The weed serrated tussock, or Nassella trichotoma, is a big problem for farmers on the East Coast of Tasmania because it’s drought resistant and overtakes pastures, having a significant impact on the carrying capacity and agricultural return of the land during already challenging times.
Funded by the Australian Government’s Communities Combating Pest and Weed Impacts During Drought Program, Glamorgan-Spring Bay Council have started a serrated tussock control program.
The weed has no nutritional value to livestock due to its high fibre and low protein content. If grazed, it can end up as an undigested ball in the stomach of the animal, cause a loss of condition and in some extreme cases starvation. Serrated tussock also smothers desirable pasture species, rendering pastures incapable of supporting livestock.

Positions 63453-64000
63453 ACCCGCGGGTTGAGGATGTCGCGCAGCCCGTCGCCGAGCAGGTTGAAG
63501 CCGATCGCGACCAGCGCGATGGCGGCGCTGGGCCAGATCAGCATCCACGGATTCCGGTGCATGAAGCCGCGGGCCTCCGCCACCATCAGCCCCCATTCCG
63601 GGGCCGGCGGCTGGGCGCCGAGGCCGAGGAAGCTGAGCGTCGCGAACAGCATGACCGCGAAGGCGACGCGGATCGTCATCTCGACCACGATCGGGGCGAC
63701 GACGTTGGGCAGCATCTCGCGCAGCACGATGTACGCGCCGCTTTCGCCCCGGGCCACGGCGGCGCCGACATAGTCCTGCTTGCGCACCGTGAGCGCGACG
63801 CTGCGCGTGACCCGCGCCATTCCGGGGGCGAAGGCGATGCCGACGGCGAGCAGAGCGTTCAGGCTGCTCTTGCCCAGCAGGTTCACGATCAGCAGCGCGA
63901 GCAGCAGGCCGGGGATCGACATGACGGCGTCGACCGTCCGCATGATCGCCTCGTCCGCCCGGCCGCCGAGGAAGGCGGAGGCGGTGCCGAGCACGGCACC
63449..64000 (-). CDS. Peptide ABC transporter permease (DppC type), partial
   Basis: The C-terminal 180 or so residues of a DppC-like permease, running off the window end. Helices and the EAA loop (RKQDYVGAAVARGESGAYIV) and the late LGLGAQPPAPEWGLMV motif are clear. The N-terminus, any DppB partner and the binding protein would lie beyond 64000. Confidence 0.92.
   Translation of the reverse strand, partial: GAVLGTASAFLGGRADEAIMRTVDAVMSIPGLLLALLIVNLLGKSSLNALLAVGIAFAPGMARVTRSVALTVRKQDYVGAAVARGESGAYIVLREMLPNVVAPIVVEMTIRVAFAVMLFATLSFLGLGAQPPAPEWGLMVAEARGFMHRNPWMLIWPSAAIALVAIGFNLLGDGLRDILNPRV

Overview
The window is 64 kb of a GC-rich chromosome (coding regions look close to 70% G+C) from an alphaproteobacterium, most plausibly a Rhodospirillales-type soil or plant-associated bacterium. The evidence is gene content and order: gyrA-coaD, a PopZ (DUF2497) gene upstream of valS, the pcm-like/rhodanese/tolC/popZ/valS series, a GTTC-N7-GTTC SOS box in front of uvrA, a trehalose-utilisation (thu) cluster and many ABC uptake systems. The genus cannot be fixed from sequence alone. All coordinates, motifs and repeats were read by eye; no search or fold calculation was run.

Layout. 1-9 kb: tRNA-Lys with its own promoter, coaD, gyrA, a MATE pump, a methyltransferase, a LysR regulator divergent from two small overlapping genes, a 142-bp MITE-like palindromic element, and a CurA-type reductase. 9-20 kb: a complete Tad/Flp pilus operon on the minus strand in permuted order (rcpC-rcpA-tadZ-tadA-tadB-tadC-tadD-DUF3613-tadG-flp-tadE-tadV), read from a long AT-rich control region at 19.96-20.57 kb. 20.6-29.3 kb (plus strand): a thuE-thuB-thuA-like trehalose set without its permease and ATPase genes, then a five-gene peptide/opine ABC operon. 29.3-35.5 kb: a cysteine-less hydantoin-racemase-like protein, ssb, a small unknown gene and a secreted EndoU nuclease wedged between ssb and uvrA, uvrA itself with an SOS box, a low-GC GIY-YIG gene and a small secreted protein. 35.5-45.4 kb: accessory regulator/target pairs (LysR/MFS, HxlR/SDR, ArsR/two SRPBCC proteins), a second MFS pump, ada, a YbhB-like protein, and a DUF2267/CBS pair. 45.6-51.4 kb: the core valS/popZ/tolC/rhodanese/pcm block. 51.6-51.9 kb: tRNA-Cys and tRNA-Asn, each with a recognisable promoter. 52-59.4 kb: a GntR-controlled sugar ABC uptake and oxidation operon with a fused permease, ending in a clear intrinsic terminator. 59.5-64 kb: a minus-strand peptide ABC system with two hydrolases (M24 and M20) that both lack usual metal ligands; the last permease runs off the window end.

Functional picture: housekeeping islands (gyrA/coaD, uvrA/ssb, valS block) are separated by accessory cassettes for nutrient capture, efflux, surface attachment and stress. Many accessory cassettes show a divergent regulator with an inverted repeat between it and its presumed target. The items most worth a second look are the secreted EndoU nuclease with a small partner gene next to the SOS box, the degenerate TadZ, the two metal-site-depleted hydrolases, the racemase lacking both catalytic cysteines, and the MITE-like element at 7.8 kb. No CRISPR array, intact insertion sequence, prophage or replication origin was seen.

It is a difficult plant to treat and has a deep root system. During drought, many farmers do not have the time or money.
Regional Recovery Officer for Tasmania Holly Hansen joined Glamorgan-Spring Bay Council’s Project Officer Amanda Brookes and participants to see how the control program is going. Amanda is working with local farmers to renovate pastures that have been impacted by serrated tussock by re-sowing with a mixture of perennial pasture species that are resistant to the chemical used to treat the weed.
Most farmers in the area are about to do spring sowing in previously infested tussocks for the first time, with one trial participant seeing some encouraging initial results after re-sowing using a recommended mix from a local agronomist.